UNDER THE SKIN
Duration 108 mins
Review: Alex Griffin
Jonathan Glazier’s adaptation of Michel Faber’s novel is a strange and sinister fusion of complexity that establishes from the outset its intention as the director’s uncompromising vision.
The opening sequence itself is a weird and wonderful abstract visual. A piercing light, eclipsed by something that resembles a crescent moon, morphs into the vivid close-up of an eye. An acute and almost uncomfortable high-pitched sound is continuous throughout. It manifests tension; the unsettling feeling that something terrible might be about to happen. This uneasiness stays the course of the film, creating an ever-present sensation of being de-centred.
Those who are unfamiliar with Faber’s work might be left wondering exactly what's going on. Glazier deliberately provides little context or explanation; dialogue is spartan, almost non-existent. By way of the predominately visual narrative we are introduced to Johansson’s emotionless alien huntress, on a pre-programmed mission to lure her unsuspecting prey from the streets of Glasgow towards a bizarre and grisly fate.
Johansson is the film's alluring hook. Decked out like a mysterious siren from film noir she surpasses the requirement of being captivating in an other-worldly sense. The camera lingers on her blood-red lips whilst she sashays around with a vacantly magnetic gaze reminiscent of Sean Young in Blade Runner.
She moves through her assignment with android-like indifference until she begins to form a curiosity for human existence and so the seed is sown that will propel her toward the embodiment of mortal fragility and ultimately to an inevitable demise.
Like those in a similar vein before, this movie explores what it means to be human or, more poignantly, what it means to be alive. It mirrors its predecessors in its use of the other; the thing which is apart; the outsider who observes consciously the subconscious motivation within human interaction. Subsequently, elements of beauty, exploitation, power, loneliness and empathy all rear their heads respectively.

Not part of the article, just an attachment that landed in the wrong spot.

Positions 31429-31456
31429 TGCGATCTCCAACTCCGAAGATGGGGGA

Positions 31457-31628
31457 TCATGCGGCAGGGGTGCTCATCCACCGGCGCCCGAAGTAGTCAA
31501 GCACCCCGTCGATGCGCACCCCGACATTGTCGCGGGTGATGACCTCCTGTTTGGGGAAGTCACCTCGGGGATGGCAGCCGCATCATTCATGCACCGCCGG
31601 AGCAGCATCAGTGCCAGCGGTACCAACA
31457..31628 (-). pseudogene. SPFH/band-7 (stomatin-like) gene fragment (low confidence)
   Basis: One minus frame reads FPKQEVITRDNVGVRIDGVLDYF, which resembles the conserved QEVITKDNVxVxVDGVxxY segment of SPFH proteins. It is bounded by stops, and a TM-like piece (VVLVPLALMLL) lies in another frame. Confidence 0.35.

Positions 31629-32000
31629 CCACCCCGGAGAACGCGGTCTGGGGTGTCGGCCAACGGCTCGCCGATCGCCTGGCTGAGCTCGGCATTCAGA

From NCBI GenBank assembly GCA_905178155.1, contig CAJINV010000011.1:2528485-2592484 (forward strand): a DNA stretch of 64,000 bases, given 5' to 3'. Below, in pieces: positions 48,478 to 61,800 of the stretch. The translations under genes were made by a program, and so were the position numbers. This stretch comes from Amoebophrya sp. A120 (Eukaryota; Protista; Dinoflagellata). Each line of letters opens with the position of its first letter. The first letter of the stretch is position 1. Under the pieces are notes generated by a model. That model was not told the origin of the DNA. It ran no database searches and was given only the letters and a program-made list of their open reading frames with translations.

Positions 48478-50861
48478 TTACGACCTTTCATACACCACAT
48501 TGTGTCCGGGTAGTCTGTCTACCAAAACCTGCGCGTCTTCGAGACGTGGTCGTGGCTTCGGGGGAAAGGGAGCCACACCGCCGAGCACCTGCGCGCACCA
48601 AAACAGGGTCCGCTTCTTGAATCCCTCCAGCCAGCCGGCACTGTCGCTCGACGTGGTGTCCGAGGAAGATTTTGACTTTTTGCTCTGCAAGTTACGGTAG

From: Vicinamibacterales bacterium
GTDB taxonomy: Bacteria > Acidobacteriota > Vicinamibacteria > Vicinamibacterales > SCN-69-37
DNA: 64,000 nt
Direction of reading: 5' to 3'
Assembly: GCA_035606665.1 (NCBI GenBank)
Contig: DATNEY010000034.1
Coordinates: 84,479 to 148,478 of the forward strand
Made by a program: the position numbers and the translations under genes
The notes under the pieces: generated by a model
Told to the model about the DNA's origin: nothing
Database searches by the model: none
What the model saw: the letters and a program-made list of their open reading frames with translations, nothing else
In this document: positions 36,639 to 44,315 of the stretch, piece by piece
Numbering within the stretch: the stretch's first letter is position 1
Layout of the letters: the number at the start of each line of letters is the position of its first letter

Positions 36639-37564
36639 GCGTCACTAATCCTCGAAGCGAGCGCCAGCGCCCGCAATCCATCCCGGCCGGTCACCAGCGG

Glazier uses the cinematic medium to convey themes from the novel through a myriad of sinister images and creepy sonic bursts. Johansson’s victims disappear in an oozing black liquid abyss whilst she calmly reels them in, to an eerie Portishead-esque synth. Shades of Kubrick are ever prevalent: the conveyor-belt of blood evokes the infamous The Shining corridor. The uncanny repetitive musical phrase provided by Mica Levi is reminiscent of Eyes Wide Shut.
What it all means is not entirely clear. There is ambiguity. How significant is gender? There is no sense of pity for the majority of the male victims; they are presented as predatory despite the reality of the female hunter. Later, we feel compassion for her when she is attacked. There’s a strong argument that its all a critique on power: who is perceived to be controlling versus who is actually in control. There is no doubt that Johansson holds virtually no autonomy. This is affirmed in the menacing intermittent appearances of her superior agent.
Glazier deserves recognition for his tenacity to hold true to his own vision. This is his realisation of a story and you have to admire him for going out on a limb with it. One must also give him credit for his experimental approach (many of the encounters were shot in real time with real people through hidden lenses). There are elements that don’t work for me; a few overly long shots where not a lot happens, for example. The juxtaposition of the real and sublime doesn’t quite mix well enough either.
Perhaps the Glasgow backdrop is just too much at odds with the abstract visual interludes, it never really feels like it quite fuses. There are some films that can be appreciated on a predominantly aesthetic level but I’m not sure this slots easily into that category. It does feel stand-alone, existing out there, of its own style and substance.
Johansson gives a stellar performance reminiscent of David Bowie’s ill-fated star man in Nicholas Roeg’s 1976 The Man Who Fell to Earth. Similarly, she exudes the deep-rooted sensation of not belonging, of wanting to escape whilst understanding she is essentially trapped. She moves from coldness to vulnerability with ease whilst incubating a sense of despair that permeates the entire sub-text of the film. It left me feeling empty, but that may well have been its intention. It left me thinking about the world as an often scary and uncertain place. However it stands its ground as a piece of fearless visual art and for that reason alone is worth a viewing.